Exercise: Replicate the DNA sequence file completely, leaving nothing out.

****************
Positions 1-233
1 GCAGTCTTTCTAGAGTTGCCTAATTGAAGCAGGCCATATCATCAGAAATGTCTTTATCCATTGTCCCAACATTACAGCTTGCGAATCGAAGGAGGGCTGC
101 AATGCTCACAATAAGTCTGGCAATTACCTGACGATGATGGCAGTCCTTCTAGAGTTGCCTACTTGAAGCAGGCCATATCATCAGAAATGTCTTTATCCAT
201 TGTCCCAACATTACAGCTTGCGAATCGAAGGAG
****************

Positions 1-233
1 GCAGTCTTTCTAGAGTTGCCTAATTGAAGCAGGCCATATCATCAGAAATGTCTTTATCCATTGTCCCAACATTACAGCTTGCGAATCGAAGGAGGGCTGC
101 AATGCTCACAATAAGTCTGGCAATTACCTGACGATGATGGCAGTCCTTCTAGAGTTGCCTACTTGAAGCAGGCCATATCATCAGAAATGTCTTTATCCAT
201 TGTCCCAACATTACAGCTTGCGAATCGAAGGAG